Author(s): Christine Brooke-Rose


A woman about to lose her job as a professor of literature and history delivers a passionate, witty, and word-mad monologue in this inventive novel, which was called "brilliant" (Listener), "dazzling" (Guardian), and "elegant, rueful and witty" (Observer) upon its original publication. History and literature seem to be losing ground in the contemporary world of electronic media, and battle lines have been drawn between the humanities and technology, the first world and the third, women and men. Narrator Mira Enketei erases these boundaries in a punning monologue that blends the contemporary with the historical, and in which she sees herself as Cassandra, condemned by Apollo to prophesy but never to be believed, enslaved by Agamemnon after the fall of Troy. Here, Brooke-Rose amalgamates ancient literature and modern anxieties to produce a powerful novel about our future.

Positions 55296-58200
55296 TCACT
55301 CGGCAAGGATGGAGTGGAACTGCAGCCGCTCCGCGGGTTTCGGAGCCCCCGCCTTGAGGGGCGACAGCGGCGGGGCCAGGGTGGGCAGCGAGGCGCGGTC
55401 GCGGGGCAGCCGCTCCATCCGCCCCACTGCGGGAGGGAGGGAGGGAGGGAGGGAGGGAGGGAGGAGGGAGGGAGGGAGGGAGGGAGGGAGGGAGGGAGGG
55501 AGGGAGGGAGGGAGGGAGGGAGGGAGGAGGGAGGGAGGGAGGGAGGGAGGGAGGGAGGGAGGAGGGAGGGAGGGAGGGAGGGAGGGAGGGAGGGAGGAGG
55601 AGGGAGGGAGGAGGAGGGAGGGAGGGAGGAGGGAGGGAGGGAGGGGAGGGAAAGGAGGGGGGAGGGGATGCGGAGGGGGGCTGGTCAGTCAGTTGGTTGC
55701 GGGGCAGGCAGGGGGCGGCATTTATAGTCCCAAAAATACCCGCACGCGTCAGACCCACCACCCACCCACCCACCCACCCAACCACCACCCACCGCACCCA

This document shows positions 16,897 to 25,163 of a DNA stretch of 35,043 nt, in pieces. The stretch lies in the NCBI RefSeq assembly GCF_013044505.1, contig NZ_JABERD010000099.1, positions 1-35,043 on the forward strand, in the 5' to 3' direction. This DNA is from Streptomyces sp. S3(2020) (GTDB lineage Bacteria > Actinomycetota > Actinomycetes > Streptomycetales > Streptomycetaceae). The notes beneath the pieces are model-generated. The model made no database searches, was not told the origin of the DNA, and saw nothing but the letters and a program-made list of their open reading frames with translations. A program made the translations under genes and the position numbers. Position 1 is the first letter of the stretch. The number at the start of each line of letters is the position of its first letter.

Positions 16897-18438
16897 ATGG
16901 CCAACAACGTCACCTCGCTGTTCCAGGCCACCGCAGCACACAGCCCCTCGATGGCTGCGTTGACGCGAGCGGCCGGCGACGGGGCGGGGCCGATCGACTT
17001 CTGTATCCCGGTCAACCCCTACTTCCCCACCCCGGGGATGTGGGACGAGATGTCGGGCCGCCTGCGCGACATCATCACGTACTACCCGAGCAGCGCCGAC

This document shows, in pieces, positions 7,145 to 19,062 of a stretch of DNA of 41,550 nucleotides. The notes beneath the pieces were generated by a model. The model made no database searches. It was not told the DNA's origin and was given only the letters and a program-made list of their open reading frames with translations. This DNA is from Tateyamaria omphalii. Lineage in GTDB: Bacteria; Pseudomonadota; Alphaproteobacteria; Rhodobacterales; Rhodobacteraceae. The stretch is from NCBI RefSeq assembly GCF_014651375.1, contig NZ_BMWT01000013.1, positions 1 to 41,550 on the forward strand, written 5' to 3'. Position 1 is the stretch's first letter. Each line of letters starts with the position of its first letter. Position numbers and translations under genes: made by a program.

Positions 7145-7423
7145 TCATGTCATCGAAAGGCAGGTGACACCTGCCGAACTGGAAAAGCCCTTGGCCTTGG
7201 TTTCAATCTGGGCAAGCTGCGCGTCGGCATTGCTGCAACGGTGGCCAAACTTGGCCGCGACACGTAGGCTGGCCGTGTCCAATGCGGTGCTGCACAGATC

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Product Information

General Fields

  • : 9781564780508
  • : Dalkey Archive Press
  • : Dalkey Archive Press
  • : 0.195045
  • : July 1994
  • : .43 Inches X 5.57 Inches X 8.53 Inches
  • : books

Special Fields

  • : Christine Brooke-Rose
  • : Paperback
  • : English
  • : 823/.914
  • : 152